Planning to travel to Europe anytime soon? You are probably thinking of how much euro you need. But the question is... do you even need to think about euros?
It is a common misconception that when traveling to anywhere in Europe, travelers only need to have euros in their wallets in order to pay for things. That is not exactly the case when it comes to certain countries.
It may actually come as a surprise that among the 27 countries that make up the European Union (EU), seven countries do not use the euro. Yes, you read that right.
This is important information to keep in mind, especially if you plan on traveling to these seven countries. This is to avoid making the assumption that all you need are euros, which may lead to problems for you during the trip.
But what exactly are these seven EU countries?
EU Countries That Do Not Use the Euro
Here are the seven EU countries that do not use the euro. We've likewise included the currency that each country actually uses.
- Buglaria - Lev
- Czech Republic - Koruna
- Denmark - Krone
- Hungary - Forint
- Poland - Zloty
- Romania - Leu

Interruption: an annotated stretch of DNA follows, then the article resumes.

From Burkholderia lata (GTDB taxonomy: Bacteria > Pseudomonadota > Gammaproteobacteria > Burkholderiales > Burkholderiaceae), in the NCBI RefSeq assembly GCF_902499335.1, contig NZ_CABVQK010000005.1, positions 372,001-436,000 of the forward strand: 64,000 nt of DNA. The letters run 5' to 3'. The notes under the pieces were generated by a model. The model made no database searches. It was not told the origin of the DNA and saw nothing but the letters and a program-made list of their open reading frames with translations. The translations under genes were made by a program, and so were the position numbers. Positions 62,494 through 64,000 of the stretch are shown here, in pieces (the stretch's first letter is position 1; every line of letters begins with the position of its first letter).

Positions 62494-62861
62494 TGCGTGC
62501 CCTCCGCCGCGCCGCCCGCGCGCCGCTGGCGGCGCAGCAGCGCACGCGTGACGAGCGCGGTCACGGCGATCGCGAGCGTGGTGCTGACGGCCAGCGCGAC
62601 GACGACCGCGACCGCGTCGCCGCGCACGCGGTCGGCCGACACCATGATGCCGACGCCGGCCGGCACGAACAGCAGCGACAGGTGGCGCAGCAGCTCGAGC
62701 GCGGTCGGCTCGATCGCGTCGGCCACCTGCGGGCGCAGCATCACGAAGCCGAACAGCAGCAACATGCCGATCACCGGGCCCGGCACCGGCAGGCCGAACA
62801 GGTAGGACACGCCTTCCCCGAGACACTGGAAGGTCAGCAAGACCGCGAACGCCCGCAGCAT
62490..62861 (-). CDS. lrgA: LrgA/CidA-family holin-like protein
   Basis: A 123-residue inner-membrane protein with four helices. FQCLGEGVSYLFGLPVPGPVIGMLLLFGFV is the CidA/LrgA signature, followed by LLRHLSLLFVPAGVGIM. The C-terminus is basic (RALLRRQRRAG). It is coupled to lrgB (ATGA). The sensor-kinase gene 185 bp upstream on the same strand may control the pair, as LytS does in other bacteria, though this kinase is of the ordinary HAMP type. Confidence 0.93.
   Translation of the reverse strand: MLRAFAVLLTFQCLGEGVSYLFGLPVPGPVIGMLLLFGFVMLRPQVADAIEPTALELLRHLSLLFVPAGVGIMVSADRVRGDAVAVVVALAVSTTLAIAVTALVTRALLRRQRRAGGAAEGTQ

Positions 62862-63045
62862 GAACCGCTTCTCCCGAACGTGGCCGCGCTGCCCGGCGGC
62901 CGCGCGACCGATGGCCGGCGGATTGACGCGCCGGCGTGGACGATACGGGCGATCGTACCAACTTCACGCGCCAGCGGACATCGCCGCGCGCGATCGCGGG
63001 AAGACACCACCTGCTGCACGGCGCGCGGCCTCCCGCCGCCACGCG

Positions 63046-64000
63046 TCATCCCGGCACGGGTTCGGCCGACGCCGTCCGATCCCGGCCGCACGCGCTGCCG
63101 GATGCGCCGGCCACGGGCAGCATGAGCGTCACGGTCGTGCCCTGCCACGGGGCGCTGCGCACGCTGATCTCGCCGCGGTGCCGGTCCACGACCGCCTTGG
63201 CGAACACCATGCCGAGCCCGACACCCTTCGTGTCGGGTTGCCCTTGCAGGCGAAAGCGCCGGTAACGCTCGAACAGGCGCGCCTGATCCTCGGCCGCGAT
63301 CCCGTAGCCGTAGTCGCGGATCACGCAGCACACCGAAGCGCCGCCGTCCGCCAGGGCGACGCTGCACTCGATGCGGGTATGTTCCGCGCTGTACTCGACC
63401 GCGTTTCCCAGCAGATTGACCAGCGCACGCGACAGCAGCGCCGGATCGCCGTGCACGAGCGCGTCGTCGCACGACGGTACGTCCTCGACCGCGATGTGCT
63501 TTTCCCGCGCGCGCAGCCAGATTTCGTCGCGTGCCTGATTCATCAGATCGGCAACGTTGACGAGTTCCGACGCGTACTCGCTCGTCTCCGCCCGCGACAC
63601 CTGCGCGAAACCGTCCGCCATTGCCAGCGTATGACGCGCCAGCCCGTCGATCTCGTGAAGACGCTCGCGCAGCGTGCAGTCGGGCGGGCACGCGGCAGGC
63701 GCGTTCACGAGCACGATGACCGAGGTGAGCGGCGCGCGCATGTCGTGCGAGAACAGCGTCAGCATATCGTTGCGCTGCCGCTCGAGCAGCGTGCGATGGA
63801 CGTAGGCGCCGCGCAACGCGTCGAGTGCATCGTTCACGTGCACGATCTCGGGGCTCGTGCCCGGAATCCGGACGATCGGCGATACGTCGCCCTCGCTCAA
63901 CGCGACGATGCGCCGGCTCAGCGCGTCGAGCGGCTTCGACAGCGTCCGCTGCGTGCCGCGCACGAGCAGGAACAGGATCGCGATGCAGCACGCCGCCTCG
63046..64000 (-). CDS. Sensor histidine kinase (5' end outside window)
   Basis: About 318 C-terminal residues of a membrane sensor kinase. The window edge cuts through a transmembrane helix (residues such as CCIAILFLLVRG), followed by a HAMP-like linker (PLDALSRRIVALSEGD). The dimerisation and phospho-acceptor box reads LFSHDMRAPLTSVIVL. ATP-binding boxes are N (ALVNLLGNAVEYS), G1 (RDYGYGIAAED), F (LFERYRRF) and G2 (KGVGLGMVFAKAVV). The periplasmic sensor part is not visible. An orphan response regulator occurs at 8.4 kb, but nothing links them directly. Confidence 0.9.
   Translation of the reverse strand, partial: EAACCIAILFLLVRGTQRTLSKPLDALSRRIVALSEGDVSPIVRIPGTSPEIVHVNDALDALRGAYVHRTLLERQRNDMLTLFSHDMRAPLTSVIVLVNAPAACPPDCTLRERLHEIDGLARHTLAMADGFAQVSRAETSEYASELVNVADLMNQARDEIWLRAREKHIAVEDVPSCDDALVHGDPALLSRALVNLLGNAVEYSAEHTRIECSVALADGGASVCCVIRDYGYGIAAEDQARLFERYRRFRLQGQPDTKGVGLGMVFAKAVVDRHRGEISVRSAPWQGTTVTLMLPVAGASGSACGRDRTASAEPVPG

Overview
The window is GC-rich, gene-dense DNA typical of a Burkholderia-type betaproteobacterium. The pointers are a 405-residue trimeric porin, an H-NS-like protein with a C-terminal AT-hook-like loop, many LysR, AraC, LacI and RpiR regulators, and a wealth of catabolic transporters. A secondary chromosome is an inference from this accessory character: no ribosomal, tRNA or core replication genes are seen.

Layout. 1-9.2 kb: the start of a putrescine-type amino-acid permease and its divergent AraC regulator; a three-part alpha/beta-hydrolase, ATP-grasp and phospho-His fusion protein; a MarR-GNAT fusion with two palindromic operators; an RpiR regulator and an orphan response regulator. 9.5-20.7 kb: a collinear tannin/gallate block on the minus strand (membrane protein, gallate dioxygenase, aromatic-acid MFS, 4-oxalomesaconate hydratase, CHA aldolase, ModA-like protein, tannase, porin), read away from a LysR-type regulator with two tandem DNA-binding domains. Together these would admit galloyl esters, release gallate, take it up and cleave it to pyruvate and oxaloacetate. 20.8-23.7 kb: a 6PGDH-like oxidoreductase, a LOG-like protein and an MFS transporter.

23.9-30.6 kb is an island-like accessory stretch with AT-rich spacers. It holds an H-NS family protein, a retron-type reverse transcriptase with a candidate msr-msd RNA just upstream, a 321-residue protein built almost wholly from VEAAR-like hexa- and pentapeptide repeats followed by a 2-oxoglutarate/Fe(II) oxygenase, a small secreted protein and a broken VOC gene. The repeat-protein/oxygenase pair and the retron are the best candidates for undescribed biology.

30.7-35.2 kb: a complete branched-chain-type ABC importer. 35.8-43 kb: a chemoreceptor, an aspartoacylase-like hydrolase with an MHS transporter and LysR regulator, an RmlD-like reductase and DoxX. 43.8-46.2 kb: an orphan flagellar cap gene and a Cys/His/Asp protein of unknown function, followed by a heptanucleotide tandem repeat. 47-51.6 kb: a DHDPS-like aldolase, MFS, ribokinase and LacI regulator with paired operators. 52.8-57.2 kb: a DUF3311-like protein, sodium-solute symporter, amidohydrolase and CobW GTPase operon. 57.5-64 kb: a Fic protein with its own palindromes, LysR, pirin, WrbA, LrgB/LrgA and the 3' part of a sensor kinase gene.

- Sweden - Krona
Up until the start of the year, Croatia used to be part of this list. However, as of January 1, 2023, Croatia began to use the euro as well. This is due to their inclusion in the eurozone (EZ). Countries in the EZ all use the unified monetary system, according to Investopedia.
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Why Do These Countries Not Use the Euro?
Investopedia notes that while all EU countries should be in the EZ, countries do have a right not postpone meeting the criteria that will allow for their inclusion. It likewise points out that these countries choose to keep their own currency so that they remain financially and economically independent when it comes to certain things.
These includes dealing with national debt as well as setting monetary policy. These countries also find having their own currency is useful when it comes to dealing with issues specific to each country.
"The common currency imposes a system of central monetary policy applied uniformly," says Investopedia. "The problem, however, is what's good for the economy of one eurozone nation may be terrible for another."
The One Exemption
Most of the seven countries earlier mentioned can eventually opt to be part of the EZ. This can be done by meeting the set criteria provided by the EU. However, one of them is legally exempt from ever doing so.
After joining the EU in 1973, Denmark negotiated an opt-out for the euro. The negotiation was successful and, as stated in the EU Treaty, Denmark has the right to be excluded from the EZ. This is true even if the country ends up meeting the criteria set for their inclusion.
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